CBA compiles a handsome half

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CBA's result will be supported by its latest customer disenfranchising sleight of hand with the changes to the Comsec cash accounts (CBA compiles a handsome half, February 14). All the marketing hype focussed on how the simplification of the accounts by reducing 2 accounts to 1 and by being able to access it at a CBA branch was good for its clients. The bit it kept low key was the cost to the client of this so-called simplification. The old Comsec accounts last paid 3.25% interest on the first dollar. Under the new arrangement, interest rates are tiered, and the client needs more than $250k in the account to get 3.25% interest. Comsec clients are not fooled, CBA!!
What an absolute farce that a bank can make this much profit in these supposed difficult times for banks (CBA compiles a handsome half, February 13). Its a disgrace and a super profits tax should be imposed immediately to redistribute some of this obscene income. And impose a salary cap on the overpaid monkeys that run these organizations on the back of government guarantees and ripped off clients.
CBA should have been kept as a government bank, for many reasons. One – amongst many - is the value to the Budget of its dividend stream and tax (CBA compiles a handsome half, February 14).
Cheating flogged-off the CBA for a total of $8.1 billion. Its annual profit now exceeds $7.1 billion ($5.6 billion in 2010), with $5 billion ($4.4 billion) annually in dividends which would once have gone to the Commonwealth Budget.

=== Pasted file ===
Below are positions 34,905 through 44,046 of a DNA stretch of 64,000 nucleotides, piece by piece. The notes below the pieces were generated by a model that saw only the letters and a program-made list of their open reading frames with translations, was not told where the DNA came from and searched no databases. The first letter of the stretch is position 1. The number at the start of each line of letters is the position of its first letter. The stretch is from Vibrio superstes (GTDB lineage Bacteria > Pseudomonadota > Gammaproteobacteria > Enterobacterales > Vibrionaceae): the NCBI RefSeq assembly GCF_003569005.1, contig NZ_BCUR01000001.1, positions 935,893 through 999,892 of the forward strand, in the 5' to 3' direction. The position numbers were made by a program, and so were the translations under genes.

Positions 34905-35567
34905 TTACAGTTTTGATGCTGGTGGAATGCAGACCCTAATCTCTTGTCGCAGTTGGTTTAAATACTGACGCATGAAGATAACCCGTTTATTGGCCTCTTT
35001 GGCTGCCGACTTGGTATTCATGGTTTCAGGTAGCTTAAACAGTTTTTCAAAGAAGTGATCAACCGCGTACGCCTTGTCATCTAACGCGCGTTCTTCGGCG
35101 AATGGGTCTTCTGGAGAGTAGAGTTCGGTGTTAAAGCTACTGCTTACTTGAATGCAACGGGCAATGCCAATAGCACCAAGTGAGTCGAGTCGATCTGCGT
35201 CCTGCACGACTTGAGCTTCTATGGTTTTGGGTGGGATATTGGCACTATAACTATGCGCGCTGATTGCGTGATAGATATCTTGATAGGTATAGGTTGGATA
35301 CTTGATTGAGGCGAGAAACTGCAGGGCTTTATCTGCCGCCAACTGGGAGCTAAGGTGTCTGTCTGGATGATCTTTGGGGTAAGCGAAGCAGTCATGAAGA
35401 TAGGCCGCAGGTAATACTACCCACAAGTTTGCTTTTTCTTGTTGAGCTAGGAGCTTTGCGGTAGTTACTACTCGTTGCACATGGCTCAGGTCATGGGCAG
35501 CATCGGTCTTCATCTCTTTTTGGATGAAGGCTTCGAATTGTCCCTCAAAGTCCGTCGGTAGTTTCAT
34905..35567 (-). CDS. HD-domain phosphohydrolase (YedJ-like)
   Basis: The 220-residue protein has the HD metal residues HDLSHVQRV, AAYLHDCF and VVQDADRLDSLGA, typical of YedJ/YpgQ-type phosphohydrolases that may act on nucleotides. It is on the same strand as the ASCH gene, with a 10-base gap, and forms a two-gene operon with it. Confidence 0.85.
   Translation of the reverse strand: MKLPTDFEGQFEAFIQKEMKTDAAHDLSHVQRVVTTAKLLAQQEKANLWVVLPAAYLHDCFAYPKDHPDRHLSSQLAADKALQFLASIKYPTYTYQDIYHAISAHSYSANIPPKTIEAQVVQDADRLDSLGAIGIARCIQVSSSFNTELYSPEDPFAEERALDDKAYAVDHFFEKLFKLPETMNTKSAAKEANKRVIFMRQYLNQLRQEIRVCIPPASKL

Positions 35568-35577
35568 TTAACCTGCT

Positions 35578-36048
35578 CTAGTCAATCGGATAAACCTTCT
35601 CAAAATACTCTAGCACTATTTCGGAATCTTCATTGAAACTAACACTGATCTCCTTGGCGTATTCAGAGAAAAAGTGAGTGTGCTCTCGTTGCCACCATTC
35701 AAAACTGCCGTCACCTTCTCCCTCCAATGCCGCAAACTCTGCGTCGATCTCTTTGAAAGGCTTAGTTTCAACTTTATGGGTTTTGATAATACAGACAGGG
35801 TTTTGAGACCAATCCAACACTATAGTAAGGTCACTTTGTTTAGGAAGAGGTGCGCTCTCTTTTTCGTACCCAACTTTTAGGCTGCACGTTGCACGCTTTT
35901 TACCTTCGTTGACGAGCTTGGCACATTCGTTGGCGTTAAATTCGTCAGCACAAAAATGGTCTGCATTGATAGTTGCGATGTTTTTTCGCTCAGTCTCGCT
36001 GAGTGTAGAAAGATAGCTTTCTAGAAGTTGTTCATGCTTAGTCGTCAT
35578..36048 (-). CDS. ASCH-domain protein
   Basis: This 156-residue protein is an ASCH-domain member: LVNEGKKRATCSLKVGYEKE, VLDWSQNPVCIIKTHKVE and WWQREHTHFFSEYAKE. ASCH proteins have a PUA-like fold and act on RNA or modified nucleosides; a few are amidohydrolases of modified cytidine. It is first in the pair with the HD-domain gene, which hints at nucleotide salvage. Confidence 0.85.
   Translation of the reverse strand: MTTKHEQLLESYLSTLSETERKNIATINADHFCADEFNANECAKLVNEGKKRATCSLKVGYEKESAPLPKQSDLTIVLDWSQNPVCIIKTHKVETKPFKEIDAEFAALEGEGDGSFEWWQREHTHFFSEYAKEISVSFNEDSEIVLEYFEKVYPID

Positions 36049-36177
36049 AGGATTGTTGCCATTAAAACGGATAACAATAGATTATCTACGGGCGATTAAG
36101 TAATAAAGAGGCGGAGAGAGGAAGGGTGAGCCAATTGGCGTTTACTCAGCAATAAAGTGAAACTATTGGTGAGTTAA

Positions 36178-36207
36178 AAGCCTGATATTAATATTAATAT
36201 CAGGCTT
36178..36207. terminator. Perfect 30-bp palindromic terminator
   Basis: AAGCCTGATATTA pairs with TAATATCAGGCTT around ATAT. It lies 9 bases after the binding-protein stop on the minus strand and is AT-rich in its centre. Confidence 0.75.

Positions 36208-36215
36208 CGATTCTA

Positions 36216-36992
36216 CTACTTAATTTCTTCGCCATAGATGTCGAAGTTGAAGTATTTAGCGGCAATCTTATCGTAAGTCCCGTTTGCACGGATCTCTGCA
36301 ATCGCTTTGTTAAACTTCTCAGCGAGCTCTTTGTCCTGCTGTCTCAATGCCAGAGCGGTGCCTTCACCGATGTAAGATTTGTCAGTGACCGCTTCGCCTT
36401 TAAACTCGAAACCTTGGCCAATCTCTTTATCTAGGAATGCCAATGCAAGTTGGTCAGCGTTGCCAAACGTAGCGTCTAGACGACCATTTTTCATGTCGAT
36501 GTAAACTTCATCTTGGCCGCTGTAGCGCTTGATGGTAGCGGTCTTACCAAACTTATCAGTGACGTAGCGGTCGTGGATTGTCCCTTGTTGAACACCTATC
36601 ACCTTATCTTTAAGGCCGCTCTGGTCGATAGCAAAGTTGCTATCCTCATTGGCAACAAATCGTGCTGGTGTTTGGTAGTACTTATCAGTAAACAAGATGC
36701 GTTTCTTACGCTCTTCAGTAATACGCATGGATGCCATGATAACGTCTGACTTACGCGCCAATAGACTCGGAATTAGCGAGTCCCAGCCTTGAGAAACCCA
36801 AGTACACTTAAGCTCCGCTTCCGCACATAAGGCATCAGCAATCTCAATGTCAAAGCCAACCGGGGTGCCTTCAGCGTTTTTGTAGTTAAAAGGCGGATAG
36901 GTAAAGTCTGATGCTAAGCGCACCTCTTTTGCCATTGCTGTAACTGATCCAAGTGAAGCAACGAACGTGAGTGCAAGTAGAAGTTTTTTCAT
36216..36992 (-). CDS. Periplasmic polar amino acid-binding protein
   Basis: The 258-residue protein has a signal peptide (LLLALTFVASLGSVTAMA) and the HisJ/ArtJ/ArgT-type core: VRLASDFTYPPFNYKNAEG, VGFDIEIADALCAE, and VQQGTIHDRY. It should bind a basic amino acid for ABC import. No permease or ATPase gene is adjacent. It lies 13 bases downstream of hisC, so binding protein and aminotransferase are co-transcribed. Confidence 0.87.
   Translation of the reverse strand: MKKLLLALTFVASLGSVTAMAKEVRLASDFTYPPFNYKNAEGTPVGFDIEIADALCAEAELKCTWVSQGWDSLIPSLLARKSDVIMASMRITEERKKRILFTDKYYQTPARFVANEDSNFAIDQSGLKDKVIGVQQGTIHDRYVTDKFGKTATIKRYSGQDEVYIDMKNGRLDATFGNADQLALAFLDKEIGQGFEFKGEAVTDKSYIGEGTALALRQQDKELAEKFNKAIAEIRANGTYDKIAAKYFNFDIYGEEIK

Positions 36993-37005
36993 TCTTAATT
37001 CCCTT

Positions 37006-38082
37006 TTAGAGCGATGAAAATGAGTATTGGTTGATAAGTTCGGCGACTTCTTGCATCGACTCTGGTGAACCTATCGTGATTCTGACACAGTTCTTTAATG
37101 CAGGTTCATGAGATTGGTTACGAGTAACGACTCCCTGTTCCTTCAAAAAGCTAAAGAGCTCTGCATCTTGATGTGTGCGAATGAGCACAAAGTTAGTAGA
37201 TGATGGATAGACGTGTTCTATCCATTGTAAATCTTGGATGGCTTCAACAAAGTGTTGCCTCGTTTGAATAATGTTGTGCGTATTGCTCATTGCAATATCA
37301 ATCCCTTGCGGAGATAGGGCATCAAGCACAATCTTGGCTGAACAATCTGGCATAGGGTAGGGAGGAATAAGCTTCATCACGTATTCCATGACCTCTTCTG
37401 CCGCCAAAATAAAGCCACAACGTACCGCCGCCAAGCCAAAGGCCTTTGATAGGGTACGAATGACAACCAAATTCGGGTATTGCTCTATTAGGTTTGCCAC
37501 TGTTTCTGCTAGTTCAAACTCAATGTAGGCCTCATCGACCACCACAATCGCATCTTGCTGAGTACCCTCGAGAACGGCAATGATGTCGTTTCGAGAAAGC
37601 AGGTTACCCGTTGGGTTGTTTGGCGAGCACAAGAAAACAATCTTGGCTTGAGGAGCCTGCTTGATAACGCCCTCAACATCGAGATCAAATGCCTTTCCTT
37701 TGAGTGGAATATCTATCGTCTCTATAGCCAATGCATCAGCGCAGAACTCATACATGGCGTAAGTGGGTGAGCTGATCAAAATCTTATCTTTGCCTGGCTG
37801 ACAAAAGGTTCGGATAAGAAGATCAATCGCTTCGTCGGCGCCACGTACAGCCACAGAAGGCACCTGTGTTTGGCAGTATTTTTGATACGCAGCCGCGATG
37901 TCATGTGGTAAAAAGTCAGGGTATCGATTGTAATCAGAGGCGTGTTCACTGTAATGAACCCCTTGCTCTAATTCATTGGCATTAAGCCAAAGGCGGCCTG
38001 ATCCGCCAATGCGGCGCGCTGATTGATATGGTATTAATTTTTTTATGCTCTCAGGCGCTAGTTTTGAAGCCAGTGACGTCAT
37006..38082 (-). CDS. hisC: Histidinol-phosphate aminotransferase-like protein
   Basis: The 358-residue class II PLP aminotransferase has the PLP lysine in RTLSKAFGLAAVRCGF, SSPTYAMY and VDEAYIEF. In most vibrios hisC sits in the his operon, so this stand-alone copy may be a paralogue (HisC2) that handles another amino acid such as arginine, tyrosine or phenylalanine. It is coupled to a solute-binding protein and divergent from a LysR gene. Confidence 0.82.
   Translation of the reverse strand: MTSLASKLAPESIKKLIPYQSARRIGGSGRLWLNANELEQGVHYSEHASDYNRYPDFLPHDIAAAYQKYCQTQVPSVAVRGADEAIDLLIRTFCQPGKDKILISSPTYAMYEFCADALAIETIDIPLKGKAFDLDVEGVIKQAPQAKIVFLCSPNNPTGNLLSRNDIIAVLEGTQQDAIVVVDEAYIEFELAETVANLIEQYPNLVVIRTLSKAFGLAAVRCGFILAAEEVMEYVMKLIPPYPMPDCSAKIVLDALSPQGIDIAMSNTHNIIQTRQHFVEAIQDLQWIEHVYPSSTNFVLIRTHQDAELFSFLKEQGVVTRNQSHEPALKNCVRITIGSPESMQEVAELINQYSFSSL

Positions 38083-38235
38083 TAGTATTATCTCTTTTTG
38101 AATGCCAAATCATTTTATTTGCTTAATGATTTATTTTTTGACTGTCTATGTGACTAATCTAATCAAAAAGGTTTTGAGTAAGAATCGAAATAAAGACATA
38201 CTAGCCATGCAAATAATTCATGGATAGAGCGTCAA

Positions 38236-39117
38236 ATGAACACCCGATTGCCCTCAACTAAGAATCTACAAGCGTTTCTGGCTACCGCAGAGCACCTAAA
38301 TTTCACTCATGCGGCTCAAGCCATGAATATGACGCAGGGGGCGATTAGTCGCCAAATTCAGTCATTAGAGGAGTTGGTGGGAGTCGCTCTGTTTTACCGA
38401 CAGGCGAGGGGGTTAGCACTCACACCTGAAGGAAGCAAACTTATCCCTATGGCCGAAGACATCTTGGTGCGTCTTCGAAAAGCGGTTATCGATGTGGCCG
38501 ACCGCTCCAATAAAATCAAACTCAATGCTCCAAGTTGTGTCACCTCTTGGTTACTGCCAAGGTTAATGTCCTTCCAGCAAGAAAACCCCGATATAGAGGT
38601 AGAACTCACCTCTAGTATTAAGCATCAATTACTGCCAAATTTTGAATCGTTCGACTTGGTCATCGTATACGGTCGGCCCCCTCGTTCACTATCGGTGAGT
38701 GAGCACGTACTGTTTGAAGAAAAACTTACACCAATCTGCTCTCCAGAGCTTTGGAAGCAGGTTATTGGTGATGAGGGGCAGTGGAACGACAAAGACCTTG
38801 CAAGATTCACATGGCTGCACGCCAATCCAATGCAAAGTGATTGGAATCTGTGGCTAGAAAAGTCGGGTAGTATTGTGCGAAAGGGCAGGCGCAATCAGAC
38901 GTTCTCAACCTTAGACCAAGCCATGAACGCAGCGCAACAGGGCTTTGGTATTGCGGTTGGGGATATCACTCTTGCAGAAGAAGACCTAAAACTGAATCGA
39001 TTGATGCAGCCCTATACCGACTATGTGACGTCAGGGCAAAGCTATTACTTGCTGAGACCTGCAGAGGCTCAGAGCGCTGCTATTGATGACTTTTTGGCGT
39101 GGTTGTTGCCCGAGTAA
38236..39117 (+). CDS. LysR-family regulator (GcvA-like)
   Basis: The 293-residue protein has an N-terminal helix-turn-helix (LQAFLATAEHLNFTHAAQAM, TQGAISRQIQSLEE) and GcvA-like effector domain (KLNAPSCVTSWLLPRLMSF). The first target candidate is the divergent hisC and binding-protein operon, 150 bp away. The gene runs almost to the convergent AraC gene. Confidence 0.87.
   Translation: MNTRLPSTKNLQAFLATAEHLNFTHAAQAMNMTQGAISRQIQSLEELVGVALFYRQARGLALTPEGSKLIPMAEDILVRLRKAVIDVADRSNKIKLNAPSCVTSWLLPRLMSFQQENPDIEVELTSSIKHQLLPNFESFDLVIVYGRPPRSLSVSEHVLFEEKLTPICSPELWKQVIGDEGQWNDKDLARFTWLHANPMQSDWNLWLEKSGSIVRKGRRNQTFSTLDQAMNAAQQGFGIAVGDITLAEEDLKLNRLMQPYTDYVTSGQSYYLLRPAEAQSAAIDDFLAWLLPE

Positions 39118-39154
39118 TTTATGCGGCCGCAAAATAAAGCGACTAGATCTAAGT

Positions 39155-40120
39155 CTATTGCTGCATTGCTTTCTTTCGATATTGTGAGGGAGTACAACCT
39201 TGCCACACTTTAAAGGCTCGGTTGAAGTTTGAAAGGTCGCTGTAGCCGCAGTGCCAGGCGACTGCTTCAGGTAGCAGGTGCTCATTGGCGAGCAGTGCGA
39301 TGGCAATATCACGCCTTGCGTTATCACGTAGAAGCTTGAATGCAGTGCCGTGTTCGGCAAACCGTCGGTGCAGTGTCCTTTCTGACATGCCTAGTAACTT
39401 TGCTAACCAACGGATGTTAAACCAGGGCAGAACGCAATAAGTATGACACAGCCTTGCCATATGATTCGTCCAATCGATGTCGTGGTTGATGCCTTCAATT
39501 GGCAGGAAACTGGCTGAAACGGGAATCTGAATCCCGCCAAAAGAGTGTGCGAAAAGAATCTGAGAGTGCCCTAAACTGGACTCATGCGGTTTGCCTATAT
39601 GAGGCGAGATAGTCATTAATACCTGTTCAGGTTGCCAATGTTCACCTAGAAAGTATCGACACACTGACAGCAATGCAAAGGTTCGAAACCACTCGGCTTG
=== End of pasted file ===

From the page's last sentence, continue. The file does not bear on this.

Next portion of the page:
CBA was profitable the entire time it was owned by the government. There is no rational basis for any suggestion that it would have been less so now. Both the undercapitalisation of CBA in Cheating's time and its flogging-off were deliberate acts of political sabotage to destroy an effective government business enterprise.
On its 2012 net profit of $7.1 billion, CBA will pay $2,736 million in tax - roughly half the $5 billion in dividends that today would have done wonders for the Commonwealth Budget. Such dividends would be IN ADDITION to the tax paid. Not only is the tax less than the dividend, that tax is less than it once was due to dividend imputation.
Tax avoidance schemes, transfer pricing, and tax havens had by 2010 also helped the big banks to substantially reduce the proportion of tax they pay. Some, such as Westpac, paid about two-thirds of the overall corporate tax rate in 2010.
Banks also benefitted from Laberal's 2010 Budget reduction of the interest withholding tax paid by Australian banks and financial institutions when they used international wholesale funding markets and offshore retail deposits.